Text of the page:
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Bill Greenough

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Bill Greenough
BornWilliam R. Greenough
March 22, 1908
Wethersfield, Connecticut
DiedSeptember 7, 1996
West Hartford, Connecticut

William "Bill" Greenough (c.1908-1996) served as National President of the Society of American Magicians between 1953-1955, the only man besides Houdini and Thurston to serve two terms.


In the 1920s and 1930s, Bill was the band leader of the Colony Club Orchestra at the ballroom of the Bond Hotel in Hartford and was also an accomplished ragtime pianist. In the early 1930s, he was an avid speed boat racer for six racing seasons. At one time he owned a sport cruiser named Misdirection. He would later retired from the Taylor & Greenough Printing Co.

Greenough became interested in magic when he found a complete Tarbell Course with a box of gimmicks after the death of his father in 1937. He joined The Society of American Magicians in 1946 and became an active member of the Hartford S.A.M. Assembly #21. He took home first prize for a presentation at the S.A.M. convention in 1948.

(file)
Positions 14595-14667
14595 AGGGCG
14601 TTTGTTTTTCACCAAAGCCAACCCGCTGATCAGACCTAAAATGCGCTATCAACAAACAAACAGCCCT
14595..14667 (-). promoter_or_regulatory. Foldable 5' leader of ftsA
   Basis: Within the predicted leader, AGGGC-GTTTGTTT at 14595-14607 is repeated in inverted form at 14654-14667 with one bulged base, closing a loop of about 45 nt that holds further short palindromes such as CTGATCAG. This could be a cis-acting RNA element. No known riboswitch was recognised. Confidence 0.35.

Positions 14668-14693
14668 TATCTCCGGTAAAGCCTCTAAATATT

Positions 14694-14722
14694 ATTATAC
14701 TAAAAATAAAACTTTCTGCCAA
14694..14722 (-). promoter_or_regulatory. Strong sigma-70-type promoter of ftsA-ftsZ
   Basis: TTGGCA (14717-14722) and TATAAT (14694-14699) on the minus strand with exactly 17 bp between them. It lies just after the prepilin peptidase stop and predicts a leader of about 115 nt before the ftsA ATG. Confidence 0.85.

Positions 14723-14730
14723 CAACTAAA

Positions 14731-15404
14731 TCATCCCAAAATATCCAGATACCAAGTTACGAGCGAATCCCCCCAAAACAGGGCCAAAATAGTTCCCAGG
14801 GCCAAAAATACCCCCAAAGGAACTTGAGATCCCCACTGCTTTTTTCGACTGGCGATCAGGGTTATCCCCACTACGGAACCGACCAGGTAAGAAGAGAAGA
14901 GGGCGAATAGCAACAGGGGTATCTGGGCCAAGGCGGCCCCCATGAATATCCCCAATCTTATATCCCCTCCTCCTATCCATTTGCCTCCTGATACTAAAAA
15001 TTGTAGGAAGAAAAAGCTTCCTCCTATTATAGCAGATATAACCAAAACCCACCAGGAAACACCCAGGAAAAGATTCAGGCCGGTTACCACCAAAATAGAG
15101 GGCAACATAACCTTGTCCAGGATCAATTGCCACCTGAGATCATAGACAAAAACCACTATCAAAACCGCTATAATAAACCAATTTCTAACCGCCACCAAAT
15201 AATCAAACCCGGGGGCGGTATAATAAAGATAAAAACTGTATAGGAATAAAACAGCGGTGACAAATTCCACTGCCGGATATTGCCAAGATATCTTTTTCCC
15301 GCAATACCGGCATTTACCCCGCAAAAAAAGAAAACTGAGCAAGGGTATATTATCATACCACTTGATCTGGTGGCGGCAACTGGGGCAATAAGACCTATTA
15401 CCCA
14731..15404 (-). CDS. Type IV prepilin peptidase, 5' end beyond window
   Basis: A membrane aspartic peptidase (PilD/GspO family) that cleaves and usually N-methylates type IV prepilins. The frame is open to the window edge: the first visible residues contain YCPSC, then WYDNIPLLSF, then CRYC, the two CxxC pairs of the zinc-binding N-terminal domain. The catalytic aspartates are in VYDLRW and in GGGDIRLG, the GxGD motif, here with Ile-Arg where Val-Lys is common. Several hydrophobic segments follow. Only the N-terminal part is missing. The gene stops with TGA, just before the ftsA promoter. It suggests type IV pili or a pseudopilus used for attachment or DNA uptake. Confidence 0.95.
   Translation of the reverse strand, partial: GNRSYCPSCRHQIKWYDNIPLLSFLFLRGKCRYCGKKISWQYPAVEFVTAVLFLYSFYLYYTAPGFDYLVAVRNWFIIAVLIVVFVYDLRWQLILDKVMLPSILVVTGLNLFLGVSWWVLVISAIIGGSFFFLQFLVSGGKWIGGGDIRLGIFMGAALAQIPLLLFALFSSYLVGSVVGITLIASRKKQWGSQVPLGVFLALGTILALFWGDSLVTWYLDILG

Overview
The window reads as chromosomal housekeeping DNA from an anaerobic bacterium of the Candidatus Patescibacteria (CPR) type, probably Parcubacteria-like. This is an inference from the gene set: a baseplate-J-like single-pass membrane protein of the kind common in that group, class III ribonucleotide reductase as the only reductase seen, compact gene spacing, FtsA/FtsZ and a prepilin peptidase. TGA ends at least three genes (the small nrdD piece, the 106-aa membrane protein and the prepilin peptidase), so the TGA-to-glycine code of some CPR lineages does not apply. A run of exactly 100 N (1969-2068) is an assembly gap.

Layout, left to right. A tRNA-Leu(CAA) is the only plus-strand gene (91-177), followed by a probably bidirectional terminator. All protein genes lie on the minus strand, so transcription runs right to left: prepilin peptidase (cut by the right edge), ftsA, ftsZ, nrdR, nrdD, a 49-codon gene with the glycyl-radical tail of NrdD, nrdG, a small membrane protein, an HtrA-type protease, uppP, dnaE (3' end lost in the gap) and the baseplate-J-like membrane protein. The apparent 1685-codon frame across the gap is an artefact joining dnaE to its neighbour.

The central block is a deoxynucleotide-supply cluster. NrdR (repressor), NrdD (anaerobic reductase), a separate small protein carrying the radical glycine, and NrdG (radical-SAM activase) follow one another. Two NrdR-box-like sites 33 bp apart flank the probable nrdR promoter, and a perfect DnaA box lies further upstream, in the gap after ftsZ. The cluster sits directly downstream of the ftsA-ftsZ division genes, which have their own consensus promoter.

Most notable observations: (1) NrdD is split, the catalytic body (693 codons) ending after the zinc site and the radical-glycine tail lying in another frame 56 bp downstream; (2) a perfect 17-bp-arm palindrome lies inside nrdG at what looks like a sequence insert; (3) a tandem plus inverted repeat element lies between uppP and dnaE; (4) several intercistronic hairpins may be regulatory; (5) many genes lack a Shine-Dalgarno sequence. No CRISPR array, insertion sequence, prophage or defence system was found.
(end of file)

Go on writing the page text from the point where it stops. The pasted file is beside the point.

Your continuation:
During his time as President of the S.A.M., the Society began the publication of its own magazine. Prior to this time, Assembly reports were given space in The Sphinx. Greenough designed the layout of the first issue of the smaller formatted M-U-M. His wife Mary (Gillon) Greenough served as a national treasurer for Magigals.[1]

He was presented in the M-U-M as one of the Magicians of the Year and honored by Assembly No. 21 in 1990 which is now known as the "Bill Greenough Assembly".[2]

He was the recipient of the Lifetime Achievement in Magic award at the 1991 Magicians Ball. He was again honored at the New England conference in 1993.


  1. MUM, JANUARY 1997